New York Observer - Can thinking about death make us more generous charitable givers? Studies seem to suggest it does. One found that just standing near a funeral home increased people's philanthropic intentions. And, remember Ebenezer Scrooge? After his encounter with a ghost—who points a bony finger at a tomb on which his name is engraved—Dickens' famous miser becomes the soul of generosity.
A study of charitable decisions that used functional MRI technology (which measures brain activity by detecting changes in blood flow) found that bequest decisions prompted higher activation in the precuneus and lingual gyrus of the brain than thoughts about regular giving and volunteering.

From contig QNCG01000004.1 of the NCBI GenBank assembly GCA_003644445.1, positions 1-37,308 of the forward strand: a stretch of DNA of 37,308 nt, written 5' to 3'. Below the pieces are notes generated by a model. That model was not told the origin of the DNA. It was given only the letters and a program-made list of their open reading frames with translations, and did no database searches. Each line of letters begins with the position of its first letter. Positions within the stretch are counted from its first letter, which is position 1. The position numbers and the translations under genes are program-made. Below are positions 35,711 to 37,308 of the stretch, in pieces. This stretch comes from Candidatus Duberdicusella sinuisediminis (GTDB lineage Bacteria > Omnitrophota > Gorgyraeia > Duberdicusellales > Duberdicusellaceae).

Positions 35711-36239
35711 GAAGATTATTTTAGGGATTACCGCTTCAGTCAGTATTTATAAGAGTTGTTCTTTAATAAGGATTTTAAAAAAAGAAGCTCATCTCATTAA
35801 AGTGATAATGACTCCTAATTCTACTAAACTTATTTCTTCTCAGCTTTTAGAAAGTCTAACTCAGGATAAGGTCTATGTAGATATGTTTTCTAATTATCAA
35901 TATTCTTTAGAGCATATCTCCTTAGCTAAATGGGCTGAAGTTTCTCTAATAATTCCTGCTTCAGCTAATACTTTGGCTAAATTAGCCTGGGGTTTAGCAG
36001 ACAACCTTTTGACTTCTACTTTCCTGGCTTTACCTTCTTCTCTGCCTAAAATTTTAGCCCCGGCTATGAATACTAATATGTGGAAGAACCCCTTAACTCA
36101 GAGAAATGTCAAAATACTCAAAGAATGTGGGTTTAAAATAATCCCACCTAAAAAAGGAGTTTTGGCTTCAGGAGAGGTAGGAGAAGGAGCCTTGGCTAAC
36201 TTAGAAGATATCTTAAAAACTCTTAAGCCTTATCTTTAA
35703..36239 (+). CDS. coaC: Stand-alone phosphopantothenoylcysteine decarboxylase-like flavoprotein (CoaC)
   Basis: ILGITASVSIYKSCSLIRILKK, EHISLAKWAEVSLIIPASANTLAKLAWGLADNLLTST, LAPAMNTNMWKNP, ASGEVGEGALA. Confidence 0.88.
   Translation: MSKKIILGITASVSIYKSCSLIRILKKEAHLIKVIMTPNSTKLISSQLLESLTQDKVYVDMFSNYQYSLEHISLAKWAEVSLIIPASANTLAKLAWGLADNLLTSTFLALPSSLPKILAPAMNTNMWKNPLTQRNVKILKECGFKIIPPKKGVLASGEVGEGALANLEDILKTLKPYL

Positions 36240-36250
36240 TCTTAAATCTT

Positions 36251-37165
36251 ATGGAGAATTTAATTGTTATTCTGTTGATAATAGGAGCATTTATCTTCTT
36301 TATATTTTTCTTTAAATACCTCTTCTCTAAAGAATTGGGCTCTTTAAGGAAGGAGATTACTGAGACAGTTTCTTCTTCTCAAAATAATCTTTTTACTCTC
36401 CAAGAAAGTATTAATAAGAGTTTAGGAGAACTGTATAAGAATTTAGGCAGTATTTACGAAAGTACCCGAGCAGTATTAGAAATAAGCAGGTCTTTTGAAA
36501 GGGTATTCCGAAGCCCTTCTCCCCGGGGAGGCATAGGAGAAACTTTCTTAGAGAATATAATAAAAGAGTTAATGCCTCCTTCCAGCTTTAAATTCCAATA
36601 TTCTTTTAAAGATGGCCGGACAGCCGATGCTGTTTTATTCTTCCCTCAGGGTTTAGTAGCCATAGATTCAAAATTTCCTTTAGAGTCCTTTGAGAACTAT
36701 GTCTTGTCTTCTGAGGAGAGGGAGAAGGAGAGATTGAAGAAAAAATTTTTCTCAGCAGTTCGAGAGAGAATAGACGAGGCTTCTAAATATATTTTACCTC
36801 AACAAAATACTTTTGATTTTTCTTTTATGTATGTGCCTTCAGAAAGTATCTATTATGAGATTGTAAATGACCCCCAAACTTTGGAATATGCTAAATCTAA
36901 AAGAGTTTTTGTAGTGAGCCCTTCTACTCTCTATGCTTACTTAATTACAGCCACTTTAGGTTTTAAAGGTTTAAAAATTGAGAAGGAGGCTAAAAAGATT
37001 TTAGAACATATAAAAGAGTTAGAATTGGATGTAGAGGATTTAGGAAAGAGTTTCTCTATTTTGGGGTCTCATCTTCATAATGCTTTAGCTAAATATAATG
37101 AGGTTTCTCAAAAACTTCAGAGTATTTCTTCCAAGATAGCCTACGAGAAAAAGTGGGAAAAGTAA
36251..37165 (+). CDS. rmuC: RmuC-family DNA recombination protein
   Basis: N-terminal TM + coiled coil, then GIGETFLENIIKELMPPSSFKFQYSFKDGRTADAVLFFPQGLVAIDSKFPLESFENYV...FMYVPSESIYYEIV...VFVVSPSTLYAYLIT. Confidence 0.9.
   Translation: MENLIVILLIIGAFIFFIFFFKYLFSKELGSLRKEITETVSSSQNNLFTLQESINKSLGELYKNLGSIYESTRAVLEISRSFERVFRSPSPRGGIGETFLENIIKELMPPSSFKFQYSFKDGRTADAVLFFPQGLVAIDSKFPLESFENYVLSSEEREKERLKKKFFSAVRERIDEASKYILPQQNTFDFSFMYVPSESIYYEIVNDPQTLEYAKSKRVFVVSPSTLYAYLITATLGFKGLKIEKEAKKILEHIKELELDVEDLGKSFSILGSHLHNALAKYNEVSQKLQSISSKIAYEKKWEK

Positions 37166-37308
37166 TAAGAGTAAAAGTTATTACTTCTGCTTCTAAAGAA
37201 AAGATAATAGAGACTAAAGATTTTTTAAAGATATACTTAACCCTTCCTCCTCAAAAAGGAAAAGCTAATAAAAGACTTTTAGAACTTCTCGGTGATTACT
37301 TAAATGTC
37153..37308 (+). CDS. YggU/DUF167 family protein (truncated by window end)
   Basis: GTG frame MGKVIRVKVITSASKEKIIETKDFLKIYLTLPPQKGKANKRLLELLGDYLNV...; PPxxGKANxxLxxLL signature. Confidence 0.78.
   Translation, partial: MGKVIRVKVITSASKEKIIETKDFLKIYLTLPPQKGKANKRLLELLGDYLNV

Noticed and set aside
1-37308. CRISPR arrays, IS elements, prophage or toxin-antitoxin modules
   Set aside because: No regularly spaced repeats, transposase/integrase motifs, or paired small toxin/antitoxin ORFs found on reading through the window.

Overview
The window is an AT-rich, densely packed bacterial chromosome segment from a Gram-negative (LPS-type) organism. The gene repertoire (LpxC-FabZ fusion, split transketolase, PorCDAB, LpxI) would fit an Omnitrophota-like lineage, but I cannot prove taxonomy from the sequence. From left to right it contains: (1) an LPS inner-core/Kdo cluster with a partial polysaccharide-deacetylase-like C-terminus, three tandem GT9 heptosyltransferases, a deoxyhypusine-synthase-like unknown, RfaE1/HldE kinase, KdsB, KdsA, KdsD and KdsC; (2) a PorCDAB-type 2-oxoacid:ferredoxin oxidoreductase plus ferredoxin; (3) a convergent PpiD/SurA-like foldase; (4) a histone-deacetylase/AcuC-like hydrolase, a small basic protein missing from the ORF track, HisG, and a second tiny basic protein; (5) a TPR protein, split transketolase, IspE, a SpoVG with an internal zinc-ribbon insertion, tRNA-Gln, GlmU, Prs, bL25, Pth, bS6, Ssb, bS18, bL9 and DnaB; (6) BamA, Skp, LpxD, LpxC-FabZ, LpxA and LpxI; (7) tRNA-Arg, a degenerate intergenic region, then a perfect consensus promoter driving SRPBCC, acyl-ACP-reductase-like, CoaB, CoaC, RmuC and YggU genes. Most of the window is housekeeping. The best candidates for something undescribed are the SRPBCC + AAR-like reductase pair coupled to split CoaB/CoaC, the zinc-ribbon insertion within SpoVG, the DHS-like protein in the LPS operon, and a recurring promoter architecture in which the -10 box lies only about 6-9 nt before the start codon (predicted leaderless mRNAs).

The precuneus (often known as "the mind's eye") and lingual gyrus relate to self-reflection, thoughts of the recent death of a loved one, and life memories. "Neuroimaging shows that when people think about this, they are engaging in an autobiographical review," says Russell James of Texas Tech University, who conducted the study with his colleague Michael O'Boyle.